MAHOPAC, N.Y. - Town officials want you to hear them loud and clear, as well as present a sharp picture of what is going on at the various board meetings that take place each week in Town Hall.

To do that, a complete overhaul of the Town Hall’s antiquated broadcast studio and ancillary equipment will be needed, and it will cost upwards of $186,000 to do it. The boarded 5-0 at its April 3 meeting to move forward with the project.

The quality of the live broadcasts of Town Board, Planning Board and ZBA meetings (and consequently the archived videos on the town’s website) has been deteriorating rapidly, with microphones producing irritating feedback and audio frequently dropping out.

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Earlier this year, the town sent out a request for proposals (RFP) and town engineer Rich Franzetti said they’ve chosen New York Audio Video Design to perform the work.

“We circulated RFPs and got seven prequalified vendors,” Franzetti said. “A mandatory preproposal walk-through was conducted by three of those vendors on Feb. 5.”

New York Audio Video Design provided the detailed technical specifications for the project via solicitation through the supervisor’s office, Franzetti said. The town’s standards then incorporated the specifications.

 New York Audio Video Design provided a bid proposal for $186,611, which the town accepted. The only other bidder, Dynamic Products, came in at $231,533.

“We have $100,000 budgeted for the project and the additional funds can be taken from the capital [projects] fund balance to fund the [rest],” Franzetti said.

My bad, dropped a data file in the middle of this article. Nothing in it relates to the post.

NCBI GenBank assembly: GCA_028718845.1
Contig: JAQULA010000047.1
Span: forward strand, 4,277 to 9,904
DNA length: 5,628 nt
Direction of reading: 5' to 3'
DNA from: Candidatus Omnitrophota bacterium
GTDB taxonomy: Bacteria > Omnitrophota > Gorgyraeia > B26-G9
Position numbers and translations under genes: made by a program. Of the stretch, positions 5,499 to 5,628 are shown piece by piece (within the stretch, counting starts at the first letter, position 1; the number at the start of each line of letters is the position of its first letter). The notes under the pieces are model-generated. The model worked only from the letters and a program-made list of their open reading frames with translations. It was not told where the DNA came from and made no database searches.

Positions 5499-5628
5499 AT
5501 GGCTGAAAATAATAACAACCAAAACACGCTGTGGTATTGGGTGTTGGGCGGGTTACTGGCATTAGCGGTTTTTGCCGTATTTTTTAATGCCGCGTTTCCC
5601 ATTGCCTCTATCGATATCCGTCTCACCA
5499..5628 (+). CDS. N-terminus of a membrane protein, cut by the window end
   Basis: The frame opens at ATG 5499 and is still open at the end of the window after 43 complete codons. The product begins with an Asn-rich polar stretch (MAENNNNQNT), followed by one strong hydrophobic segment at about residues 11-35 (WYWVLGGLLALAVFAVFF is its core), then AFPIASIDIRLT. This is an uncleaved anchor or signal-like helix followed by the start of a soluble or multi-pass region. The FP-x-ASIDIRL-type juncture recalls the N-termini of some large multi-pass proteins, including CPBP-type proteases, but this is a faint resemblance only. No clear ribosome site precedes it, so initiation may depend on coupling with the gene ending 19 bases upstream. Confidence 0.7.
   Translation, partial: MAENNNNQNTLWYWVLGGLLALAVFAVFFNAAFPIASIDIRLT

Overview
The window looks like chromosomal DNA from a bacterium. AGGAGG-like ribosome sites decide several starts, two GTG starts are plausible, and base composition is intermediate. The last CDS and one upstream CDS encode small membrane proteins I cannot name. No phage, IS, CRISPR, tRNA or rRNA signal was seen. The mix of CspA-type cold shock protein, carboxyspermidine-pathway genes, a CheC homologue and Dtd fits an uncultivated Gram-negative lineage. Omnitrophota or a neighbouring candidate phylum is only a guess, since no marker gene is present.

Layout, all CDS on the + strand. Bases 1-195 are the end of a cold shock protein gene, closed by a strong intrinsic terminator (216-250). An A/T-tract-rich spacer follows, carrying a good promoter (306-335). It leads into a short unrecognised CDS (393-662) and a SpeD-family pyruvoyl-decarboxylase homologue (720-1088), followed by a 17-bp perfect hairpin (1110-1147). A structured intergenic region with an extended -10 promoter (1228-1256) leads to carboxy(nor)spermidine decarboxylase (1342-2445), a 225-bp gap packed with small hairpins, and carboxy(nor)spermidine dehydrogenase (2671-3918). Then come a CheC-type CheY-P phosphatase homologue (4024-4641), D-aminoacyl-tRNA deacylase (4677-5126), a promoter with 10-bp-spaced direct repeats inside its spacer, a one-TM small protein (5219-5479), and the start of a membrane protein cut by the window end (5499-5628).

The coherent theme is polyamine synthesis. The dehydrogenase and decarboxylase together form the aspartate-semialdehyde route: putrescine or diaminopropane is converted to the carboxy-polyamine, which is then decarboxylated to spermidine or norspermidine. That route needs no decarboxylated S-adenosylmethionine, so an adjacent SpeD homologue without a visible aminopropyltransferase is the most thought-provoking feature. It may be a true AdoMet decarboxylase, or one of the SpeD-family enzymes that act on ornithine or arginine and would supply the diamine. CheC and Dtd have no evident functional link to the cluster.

Supervisor Ken Schmitt admitted that the audio and video upgrades were “very costly,” but said it was a necessary expense.

“[The studio/sound system] was originally installed in 2004,” Schmitt said. “The equipment is old, and it’s been failing, and we’ve been spending money just to keep it up and running. It’s time to upgrade it.

“We have three cameras in here (the main meeting room) that are going to be changed out,” he continued. “We have the supervisor’s conference room on the other side of the building that also has cameras in it.  All this equipment is 15 years old. It’s all outdated. We budgeted for it and we have to spend the money on it.”

Part of the project will include the installation of wireless microphones—the old ones are hard-wired and are failing.

“I know that $186,000 is a lot of money, but that is the cost [to replace a] studio that is 15 years old,” Schmitt said.

Councilman Mike Barile, who has been advocating for the upgrades since he took office a year and a half ago, was relieved the project is finally moving forward.

“It’s expensive, but hopefully everybody will finally be able to hear what is going on and seeing it perfectly [on TV],” he said after reading the resolution.

Councilman John Lupinacci was also happy to green-light the project.

“For seven years, that camera has added 20 pounds to me and now we are going to get a new camera,” he laughed.